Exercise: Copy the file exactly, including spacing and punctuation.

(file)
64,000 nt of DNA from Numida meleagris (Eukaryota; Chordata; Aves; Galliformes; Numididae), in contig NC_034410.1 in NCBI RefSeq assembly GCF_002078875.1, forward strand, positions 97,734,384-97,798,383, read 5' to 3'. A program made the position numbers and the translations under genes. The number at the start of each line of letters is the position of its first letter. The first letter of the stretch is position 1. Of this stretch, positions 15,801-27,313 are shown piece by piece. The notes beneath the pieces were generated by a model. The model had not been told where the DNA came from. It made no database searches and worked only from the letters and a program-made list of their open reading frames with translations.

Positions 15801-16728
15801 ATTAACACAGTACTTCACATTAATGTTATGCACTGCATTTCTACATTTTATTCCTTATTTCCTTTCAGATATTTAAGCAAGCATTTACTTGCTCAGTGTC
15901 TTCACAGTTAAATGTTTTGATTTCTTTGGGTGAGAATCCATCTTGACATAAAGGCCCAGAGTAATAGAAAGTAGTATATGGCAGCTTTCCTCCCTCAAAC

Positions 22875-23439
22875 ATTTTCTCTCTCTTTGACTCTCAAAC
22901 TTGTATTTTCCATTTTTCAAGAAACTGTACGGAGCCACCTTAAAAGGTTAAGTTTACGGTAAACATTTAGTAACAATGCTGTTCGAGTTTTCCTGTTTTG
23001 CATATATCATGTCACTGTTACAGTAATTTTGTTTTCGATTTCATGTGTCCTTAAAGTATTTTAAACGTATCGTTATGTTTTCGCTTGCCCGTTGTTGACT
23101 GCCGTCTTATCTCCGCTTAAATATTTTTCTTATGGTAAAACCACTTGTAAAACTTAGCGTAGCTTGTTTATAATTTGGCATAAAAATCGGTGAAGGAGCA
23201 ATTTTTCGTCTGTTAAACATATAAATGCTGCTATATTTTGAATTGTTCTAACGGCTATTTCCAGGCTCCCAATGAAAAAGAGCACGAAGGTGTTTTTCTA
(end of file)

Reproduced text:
64,000 nt of DNA from Numida meleagris (Eukaryota; Chordata; Aves; Galliformes; Numididae), in contig NC_034410.1 in NCBI RefSeq assembly GCF_002078875.1, forward strand, positions 97,734,384-97,798,383, read 5' to 3'. A program made the position numbers and the translations under genes. The number at the start of each line of letters is the position of its first letter. The first letter of the stretch is position 1. Of this stretch, positions 15,801-27,313 are shown piece by piece. The notes beneath the pieces were generated by a model. The model had not been told where the DNA came from. It made no database searches and worked only from the letters and a program-made list of their open reading frames with translations.

Positions 15801-16728
15801 ATTAACACAGTACTTCACATTAATGTTATGCACTGCATTTCTACATTTTATTCCTTATTTCCTTTCAGATATTTAAGCAAGCATTTACTTGCTCAGTGTC
15901 TTCACAGTTAAATGTTTTGATTTCTTTGGGTGAGAATCCATCTTGACATAAAGGCCCAGAGTAATAGAAAGTAGTATATGGCAGCTTTCCTCCCTCAAAC

Positions 22875-23439
22875 ATTTTCTCTCTCTTTGACTCTCAAAC
22901 TTGTATTTTCCATTTTTCAAGAAACTGTACGGAGCCACCTTAAAAGGTTAAGTTTACGGTAAACATTTAGTAACAATGCTGTTCGAGTTTTCCTGTTTTG
23001 CATATATCATGTCACTGTTACAGTAATTTTGTTTTCGATTTCATGTGTCCTTAAAGTATTTTAAACGTATCGTTATGTTTTCGCTTGCCCGTTGTTGACT
23101 GCCGTCTTATCTCCGCTTAAATATTTTTCTTATGGTAAAACCACTTGTAAAACTTAGCGTAGCTTGTTTATAATTTGGCATAAAAATCGGTGAAGGAGCA
23201 ATTTTTCGTCTGTTAAACATATAAATGCTGCTATATTTTGAATTGTTCTAACGGCTATTTCCAGGCTCCCAATGAAAAAGAGCACGAAGGTGTTTTTCTA